Big rig semi truck on highway transporting vehicles

Accelerating Yard Departure: How Real-Time Vehicle Visibility Supports Truck Drivers

Imagine this: You’re heading off on vacation. A long drive awaits, yet your partner is still packing the car, hunting for misplaced items to bring along. You should have left two hours ago—but you’re still stuck in the driveway.

It’s frustrating. But while this kind of scenario is an occasional vexation for vacationers, it’s a day-to-day reality for the truck drivers who haul away vehicles from vehicle yards in the downstream automotive supply chain, delivering them to dealers or the next transshipment point.

Say a truck is scheduled to load ten vehicles. Nine are loaded — but the elusive tenth vehicle can’t be located. It isn’t where it was supposed to be—and in a yard holding maybe 25,000 cars, it could be almost anywhere. In this instance, there’s nothing to do but wait it out, wasting precious time when a driver could’ve been on the road already.

Detention fees aren’t the answer to vehicle loading delays

Now, most trucking contracts in the downstream finished vehicle supply chain recognize the above situation as a problem and impose penalties on vehicle yards that keep trucks waiting.

If there is a failure to load a vehicle within a specified time, so-called ‘detention fees’ apply, and they’re not small amounts either: approximately $2 a minute. The yard is keeping the driver waiting and also keeping the truck idling. When a truck is not hauling vehicles, it’s not making money.

But from the point of view of the driver, detention fees aren’t the real issue. The driver may not even see any of the money from those fees if they’re on a fixed rate-per-load. No, what the driver cares about are more pressing and personal concerns.

Why truck drivers want to leave the vehicle yard ASAP  

When it comes to remote yards or yards situated in Mexico, personal safety becomes a notable concern. Cargo truck hijacking is a serious and growing issue in Mexico, with the country recording nearly 62,000 violent truck cargo robberies between 2015 and the mid-way point of 2022. In these instances, truck drivers prefer to leave the yard in good time to drive as far as possible in daylight as nighttime travel opens the risk for a robbery or worse.

Another genuine concern for truck drivers is quality of life. Being a three or four-hour drive from home means that a two-hour or three-hour delay quickly impacts a driver’s personal life. They can’t get home in time to have dinner with their family. They can’t see their child in a school performance. In fact, they can’t enjoy an evening at home before leaving for work the following day.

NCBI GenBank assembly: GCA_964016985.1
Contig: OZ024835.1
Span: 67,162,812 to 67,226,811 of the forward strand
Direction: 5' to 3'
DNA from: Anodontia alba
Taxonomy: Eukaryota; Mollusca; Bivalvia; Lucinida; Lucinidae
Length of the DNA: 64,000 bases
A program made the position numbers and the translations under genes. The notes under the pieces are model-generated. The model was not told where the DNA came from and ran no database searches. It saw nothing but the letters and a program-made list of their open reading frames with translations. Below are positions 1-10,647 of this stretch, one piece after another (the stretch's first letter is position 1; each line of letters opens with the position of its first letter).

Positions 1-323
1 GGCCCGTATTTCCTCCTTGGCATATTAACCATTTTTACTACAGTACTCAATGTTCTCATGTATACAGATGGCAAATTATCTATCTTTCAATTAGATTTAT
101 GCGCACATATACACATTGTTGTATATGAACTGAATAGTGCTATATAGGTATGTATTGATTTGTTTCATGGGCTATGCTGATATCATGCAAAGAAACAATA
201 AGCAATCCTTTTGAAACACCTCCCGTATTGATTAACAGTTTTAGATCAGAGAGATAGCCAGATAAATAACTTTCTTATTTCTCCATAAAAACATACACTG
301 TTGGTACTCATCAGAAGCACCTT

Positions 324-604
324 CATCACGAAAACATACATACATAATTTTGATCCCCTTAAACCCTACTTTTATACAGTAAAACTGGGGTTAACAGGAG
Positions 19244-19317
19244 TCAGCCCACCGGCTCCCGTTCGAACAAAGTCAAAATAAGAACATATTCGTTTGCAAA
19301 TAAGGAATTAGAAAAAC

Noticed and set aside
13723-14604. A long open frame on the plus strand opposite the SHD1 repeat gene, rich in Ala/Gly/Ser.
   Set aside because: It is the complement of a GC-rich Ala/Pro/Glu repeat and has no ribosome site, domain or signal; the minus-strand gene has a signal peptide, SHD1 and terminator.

And they might not even get home: on a long route, they might need to park overnight at a truck stop. A reality that plays havoc with route management and the scheduled loads for the following day.

In short, delays can have a lot of add-on side effects. That’s why drivers deeply despise delays.

Optimizing yard entry and exit processes

The reality is that delays in FVL are far more frequent than imagined. The scenario we’ve talked about so far is a delay to a truck resulting from a misplaced vehicle that was due to be loaded onto that same truck. But that’s only half the story.

Vehicle yards are expansive and sprawling spaces, yet their loading areas are relatively limited and compact. The primary function of these yards is to store vehicles, and the pool of available drivers and staff to handle truck loading is finite. So, when a truck experiences a delay, it not only affects the truck itself but also impacts other trucks waiting outside the yard, yet to enter.

In essence, the goal is not solely to expedite the departure of trucks from the yard but also to facilitate their timely entry into the yard. The faster trucks can enter the yard, the sooner they can complete their loading process and depart. Optimizing the entry and exit processes is crucial for overall operational efficiency in the yard.

The solution: real-time vehicle visibility 

What if we told you that eliminating loading delays is a realistic possibility?

With Cognosos’ real-time vehicle visibility, you get total certainty about vehicles’ exact location, meaning vehicles don’t get misplaced or lost. Yard management knows exactly where vehicles are at any given time, enabling truck drivers to load up faster.

This achievement is made possible by using low-cost, wireless-equipped GPS- and Bluetooth-enabled hardware tags. These tags transmit the precise location of vehicles and relay the information to the Cloud.

Moving vehicles from location to location within the yard—which can happen for multiple operational reasons—doesn’t affect the accurate tracking of vehicles’ location either. Every time vehicles are moved, that movement is detected by onboard accelerometers, which automatically trigger the capture of the new location.

Of course, yard managers undoubtedly appreciate our solution’s benefits, including efficiencies and cost savings. But the secret is that truck drivers are our biggest fans.

If you want to learn more about how Cognosos’ real-time vehicle visibility can support advanced tracking for finished vehicle logistics, download our guide, “The Alignment Advantage: How to Improve FVL Efficiency and Profitability“.

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